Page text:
Bumping and Grinding with UMB Jazz Band

MiMi Yeh

The word “jazz” brings to mind images of stolen moments, curling smoke, fast cars, and zoot suits. The actual sight and sound of the UMB jazz band gets your feet tapping and your body bouncing. Most high school and college bands are poorly funded and trained and, because of that, the vocal and instrumental ability of the students suffer.

Although the UMB Music Department is short on cash, it has no problem at all with talent and style.

Last Saturday night, the jazz band gave a mind-blowing music experience at the “Playin’ the (Jazz) Changes” program, providing an interesting background and counterpoint to the dizzying scat solos of Colleen Rusconi and the sultry, sexy undertones of Marta J. Johnson. These two ladies both mix fire and ice. Johnson goes from pouty and pushy to sweet and sassy while Rusconi adds poetry (“Well You Needn’t It’s Over Now”) and passion to the quick-spirited scatting that she does so skillfully.

Peter Janson, director of the UMB jazz band, taught his students well in achieving an equal balance between the instrumental and the vocal. Usually, singers end up all but inaudible during most performances because of low-quality microphone setups and instrumental overcompensation. Not this group. They knew when to let loose and when to hold back, taking our hands through the many solos and pushing us along at other points.

Not to be missed on vibes and percussion was Josh Brennan, whose improvisatory skills upon the conch were the highlight of the evening, besides the a capella surprise in “St. Thomas” when the entire group successfully harmonized for a few lines. Thierry Pelissier’s and Hiroshi Nohmi’s respective piano and trumpet duet was also to be remembered in the latter, “St. Thomas.”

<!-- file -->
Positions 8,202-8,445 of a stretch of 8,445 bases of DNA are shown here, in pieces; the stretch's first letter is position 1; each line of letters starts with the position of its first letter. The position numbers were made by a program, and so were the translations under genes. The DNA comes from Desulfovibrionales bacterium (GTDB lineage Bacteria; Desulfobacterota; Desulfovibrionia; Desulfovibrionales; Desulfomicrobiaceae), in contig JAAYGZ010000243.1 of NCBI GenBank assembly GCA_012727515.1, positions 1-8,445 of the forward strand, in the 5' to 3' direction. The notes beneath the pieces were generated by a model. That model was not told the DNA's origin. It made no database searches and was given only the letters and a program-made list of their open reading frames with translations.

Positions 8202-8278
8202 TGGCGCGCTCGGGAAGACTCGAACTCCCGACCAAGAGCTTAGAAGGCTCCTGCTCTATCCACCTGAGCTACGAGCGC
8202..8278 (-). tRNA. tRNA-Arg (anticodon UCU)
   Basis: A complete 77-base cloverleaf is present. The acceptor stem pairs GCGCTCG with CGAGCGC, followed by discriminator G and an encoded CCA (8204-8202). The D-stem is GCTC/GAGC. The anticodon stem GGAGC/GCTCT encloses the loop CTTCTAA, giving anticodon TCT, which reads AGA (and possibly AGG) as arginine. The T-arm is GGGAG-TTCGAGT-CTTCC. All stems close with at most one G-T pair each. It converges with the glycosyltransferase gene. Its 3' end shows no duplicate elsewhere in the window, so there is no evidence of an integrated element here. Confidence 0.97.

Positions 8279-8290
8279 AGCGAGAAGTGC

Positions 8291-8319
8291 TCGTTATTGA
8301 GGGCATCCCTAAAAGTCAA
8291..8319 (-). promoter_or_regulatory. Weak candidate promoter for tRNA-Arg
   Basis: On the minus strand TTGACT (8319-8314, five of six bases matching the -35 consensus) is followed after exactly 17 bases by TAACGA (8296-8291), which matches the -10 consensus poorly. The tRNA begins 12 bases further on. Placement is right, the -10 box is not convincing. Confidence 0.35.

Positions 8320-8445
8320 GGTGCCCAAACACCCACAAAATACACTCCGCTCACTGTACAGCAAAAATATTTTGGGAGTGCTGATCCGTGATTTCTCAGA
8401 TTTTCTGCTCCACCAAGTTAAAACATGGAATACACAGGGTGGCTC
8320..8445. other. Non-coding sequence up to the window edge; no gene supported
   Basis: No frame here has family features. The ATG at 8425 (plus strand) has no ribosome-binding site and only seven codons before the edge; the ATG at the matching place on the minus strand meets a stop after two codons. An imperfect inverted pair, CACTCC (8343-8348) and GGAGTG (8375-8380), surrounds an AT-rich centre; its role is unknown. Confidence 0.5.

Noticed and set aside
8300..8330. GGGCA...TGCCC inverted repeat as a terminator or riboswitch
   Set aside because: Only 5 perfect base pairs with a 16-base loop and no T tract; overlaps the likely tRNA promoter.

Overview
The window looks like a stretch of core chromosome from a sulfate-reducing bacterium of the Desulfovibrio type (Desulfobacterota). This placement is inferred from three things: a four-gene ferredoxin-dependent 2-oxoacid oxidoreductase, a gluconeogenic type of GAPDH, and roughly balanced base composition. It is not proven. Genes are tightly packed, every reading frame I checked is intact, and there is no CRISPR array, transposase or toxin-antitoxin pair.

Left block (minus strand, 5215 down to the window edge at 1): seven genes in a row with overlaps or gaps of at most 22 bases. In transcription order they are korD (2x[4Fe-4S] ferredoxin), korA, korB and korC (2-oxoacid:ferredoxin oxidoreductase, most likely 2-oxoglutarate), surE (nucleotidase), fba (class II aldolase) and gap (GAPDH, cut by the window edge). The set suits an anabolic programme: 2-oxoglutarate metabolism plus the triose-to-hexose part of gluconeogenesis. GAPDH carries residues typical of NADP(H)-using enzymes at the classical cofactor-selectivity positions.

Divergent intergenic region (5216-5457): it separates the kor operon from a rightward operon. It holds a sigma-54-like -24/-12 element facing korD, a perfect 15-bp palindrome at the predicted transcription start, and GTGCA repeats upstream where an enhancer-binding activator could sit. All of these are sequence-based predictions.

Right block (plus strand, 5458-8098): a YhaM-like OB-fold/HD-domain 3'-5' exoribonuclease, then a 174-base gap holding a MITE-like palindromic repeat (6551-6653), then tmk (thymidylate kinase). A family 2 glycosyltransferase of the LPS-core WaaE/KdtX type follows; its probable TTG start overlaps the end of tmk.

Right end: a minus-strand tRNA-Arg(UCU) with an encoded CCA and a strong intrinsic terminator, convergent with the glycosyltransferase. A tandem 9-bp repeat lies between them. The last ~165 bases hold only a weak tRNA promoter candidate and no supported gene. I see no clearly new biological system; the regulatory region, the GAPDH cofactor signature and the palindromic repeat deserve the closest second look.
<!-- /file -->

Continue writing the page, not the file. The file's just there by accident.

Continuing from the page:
With classics like “Take the ‘A’ Train” and “Black Coffee” our emotions were deftly manipulated to provide manic highs and soul wrenching lows. Of course Casey Abrams’ and Nathan C. Okite’s efforts on guitar and Colin O’Day’s accompanying bass are not to be forgotten besides shy Jeff Clough bouncing along on the drums.

With little or no money coming their way, the jazz band ends up performing at UMass functions and being paid through Student Life. Yet, without those occasions there would be no money for new instruments or expenses incurred. The University Jazz Band Support Fund received contributions from Creative Entertainment, Wheatley Copy Center, Daddy’s Junky Music, Wood and Strings Music, and Acoustic Bass of New England.

How are they able to do all this on a shoestring budget? Sheer hard work. Word has it that one of the vocalists fell ill and Rusconi and Johnson had to divide three songs between them only a few days before the performance. The added stress didn’t show on the vocalists or the instrumentalists who took it all in stride and remained smiling all the way. Let’s hope the holiday season fattens their finances and brings new opportunities. They deserve it.